Gary Jackson: Fire When Ready Pottery
A Chicago potter’s somewhat slanted view of clay & play
Categories: bowls, classes

Last night we made a LOT of bowls. A full bag of clay for that matter!!!
It’s always one of my favorite demos for my pottery students. We discuss how to make a bowl on purpose… instead of a cylinder gone bad! How bowls have a nice, smooth round bottom. Not a flat bottom and slightly curved sides. How to through an intentional bowl shape right from the beginning. So we all do a basic bowl demo… and then they get back to work on their wheels. Meanwhile, I sit down and quickly throw the rest of the bowls. In this case, seventeen in total.

We then all reconvene and discuss some ways to make their bowls a little more personal. A little more flair. A little more style. And that they should “play” with their clay more, and not look at each piece as being so precious. My demo shows them some quick tricks and techniques to turn the basic round bowl into something special in just a few minutes.

Bowl One – So here’s the first “basic” bowl. NO special tricks other than a fun spiral pressed into the bottom. Everyone loves a good spiral, right? This was the basic round shape of all seventeen before I got started with the alterations.

Bowl Two – Indented concentric circles. A little “surprise” when someone gets down to the bottom of their soup!

Bowl Three – Fluted In Fours… a couple quick twists to give the rim some shape.

Bowl Four – Fluted In Eights… and if four is good, wight is sometimes better.

Bowl Five – Flanged… a thin rim of clay folded outward making the bowl visually wider.

Bowl Six – And if a little flange is good, wider might be better, right?

Bowl Seven – And then we combined a flared rim with a fluted edge.

Bowl Eight – Typically I do all of my stamping a day or so after throwing the pieces… not right away. But for tis demo, I used a metal dragonscale to to press a stylized flower into the bottom of the bowl. Another surprise at the bottom for when your guest finished the hot fudge sundae.

Bowl Nine – Split rim pinched back together in four places.

Bowl Ten – Split rim pinched back together in six places…
a little irregular, but I have a plan in mind…

Bowl Eleven – Another split rim, but this time shaped inwards in four places, and outward in the corners creating a stylized lotus flower.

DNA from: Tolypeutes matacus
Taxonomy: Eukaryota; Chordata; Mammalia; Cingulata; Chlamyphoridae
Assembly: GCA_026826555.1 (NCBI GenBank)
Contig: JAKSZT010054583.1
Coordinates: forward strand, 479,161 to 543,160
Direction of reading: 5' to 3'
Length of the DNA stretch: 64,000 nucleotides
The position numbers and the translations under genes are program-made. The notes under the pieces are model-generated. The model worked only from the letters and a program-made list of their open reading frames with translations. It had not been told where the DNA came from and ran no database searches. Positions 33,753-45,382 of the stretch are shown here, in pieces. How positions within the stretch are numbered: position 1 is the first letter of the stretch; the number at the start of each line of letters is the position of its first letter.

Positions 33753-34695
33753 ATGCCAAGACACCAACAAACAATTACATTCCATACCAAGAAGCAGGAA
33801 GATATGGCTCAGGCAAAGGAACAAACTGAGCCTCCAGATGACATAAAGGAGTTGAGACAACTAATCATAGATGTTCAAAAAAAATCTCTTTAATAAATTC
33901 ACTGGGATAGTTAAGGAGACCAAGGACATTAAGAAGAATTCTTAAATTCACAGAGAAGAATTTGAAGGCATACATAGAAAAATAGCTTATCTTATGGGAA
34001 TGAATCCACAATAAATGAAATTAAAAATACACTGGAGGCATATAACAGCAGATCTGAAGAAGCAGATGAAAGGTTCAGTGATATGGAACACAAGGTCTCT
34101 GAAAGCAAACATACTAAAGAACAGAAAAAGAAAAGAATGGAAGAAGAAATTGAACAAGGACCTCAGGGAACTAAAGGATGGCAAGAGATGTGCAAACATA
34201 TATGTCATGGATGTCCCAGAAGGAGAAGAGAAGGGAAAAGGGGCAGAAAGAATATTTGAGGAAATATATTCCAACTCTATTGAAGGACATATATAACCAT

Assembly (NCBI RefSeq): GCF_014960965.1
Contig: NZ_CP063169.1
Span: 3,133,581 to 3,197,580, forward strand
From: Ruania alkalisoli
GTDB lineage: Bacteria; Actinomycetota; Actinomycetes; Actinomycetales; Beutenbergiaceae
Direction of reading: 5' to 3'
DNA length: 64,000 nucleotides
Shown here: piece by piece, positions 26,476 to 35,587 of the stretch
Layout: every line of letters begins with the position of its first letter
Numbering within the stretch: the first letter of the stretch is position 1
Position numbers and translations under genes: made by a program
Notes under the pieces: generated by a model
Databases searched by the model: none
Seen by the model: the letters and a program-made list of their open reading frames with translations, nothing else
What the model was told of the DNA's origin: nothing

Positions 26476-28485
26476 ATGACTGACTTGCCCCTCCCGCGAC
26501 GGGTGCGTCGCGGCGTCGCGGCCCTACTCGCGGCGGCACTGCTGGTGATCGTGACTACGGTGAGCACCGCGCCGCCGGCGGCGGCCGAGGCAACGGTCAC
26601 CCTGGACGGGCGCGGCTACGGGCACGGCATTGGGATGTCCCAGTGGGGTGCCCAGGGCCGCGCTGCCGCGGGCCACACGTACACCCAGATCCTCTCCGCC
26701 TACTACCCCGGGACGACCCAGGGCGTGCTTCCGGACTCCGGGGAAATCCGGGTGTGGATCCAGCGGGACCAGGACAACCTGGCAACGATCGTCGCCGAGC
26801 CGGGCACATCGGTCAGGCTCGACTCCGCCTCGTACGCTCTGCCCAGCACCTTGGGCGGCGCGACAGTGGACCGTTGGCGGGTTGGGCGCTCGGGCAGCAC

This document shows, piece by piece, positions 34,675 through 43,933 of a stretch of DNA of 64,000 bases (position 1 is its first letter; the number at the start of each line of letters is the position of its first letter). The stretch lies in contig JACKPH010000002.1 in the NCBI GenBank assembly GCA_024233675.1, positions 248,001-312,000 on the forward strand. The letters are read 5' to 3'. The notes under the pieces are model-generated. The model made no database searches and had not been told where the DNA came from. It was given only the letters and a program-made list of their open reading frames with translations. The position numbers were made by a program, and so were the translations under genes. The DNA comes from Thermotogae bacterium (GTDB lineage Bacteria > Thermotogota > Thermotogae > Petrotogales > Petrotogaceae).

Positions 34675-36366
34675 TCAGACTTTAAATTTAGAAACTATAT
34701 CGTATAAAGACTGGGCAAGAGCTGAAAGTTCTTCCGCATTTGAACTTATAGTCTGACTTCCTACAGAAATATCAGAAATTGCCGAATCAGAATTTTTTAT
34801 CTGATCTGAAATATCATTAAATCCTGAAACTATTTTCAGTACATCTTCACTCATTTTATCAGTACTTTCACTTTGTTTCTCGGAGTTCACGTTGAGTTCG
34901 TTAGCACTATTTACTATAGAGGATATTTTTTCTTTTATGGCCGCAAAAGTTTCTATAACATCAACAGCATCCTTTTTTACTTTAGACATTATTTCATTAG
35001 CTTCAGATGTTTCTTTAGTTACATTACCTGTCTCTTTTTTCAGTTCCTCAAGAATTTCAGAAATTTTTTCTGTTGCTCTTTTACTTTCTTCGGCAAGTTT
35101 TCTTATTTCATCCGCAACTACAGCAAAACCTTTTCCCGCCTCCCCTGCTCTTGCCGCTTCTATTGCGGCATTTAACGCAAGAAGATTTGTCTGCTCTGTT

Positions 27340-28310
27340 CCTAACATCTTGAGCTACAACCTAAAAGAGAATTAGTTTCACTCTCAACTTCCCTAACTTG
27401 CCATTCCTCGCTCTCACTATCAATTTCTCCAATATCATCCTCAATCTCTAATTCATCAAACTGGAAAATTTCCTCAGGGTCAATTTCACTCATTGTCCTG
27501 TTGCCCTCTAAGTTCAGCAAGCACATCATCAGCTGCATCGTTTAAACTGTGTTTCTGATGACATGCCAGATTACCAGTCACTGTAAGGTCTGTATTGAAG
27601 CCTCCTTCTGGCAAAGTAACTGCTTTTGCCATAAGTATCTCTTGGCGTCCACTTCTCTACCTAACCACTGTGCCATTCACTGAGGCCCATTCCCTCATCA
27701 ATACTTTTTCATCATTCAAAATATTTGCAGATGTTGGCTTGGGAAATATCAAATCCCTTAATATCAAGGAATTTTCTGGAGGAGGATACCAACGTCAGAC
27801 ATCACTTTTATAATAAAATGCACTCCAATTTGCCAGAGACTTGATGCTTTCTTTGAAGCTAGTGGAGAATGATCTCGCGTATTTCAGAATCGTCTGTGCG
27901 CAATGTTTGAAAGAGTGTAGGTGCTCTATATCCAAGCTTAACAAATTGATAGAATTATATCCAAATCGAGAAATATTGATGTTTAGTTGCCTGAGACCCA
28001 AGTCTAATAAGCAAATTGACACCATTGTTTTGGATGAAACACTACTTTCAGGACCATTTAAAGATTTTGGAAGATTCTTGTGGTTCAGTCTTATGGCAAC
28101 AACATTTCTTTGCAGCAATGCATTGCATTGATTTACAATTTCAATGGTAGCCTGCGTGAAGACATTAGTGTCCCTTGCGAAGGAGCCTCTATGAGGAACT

Bowl Twelve – For this one I attempted a rolled-over hollow rim. It “kinda” worked… the bowl was a little to dry from sitting out during the demo, and I think I flared too much out & over. I had a little trouble getting it to reattach on the underside smoothly.

After the first dozen, I figured it was time to add some colored slip for decorative accents. We discussed the benefit of slip versus glaze. How they each have different properties. Why slip is better for some things. And how it makes a two-tone bowl “easier” to do with slip than trying it by dipping into two colors of glaze.

Bowl Thirteen – Slip Swirled. I coated the entire interior with white slip, and then dragged the curved end of my wooden knife through the slip to reveal the clay as the bowl was rotating… hence, the perfect spiral.

Bowl Fourteen – Another coating of white slip on the interior of the bowl, a little thicker than the last bowl. I then did some finger squiggling through the slip creating this groovy, wavy pattern.

Bowl Fifteen – Another bowl with a flared out flange, this time using that space as a nice “canvas” for some slip decoration. I coated it with white slip, and then dragged my finger through it all the way around.

Bowl Sixteen – Chattered pattern through thick white slip. It’s a bit tricky the first couple times… but it’s just rhythmic tapping of a rubber rib through the slip while rotating and moving the tapping up and out.

Bowl Seventeen – A quick ombre blended effect using white and black slips. While I was blending the gradation, I got these fun black spiral lines at the bottom… so we decided I should keep it like this! So I did.

So now all of the bowls are upstairs in my studio under wraps. I’ll let them set-up a bit… and then I’ll do some stamping, texturing and detailing. Go figure, right? More to come…


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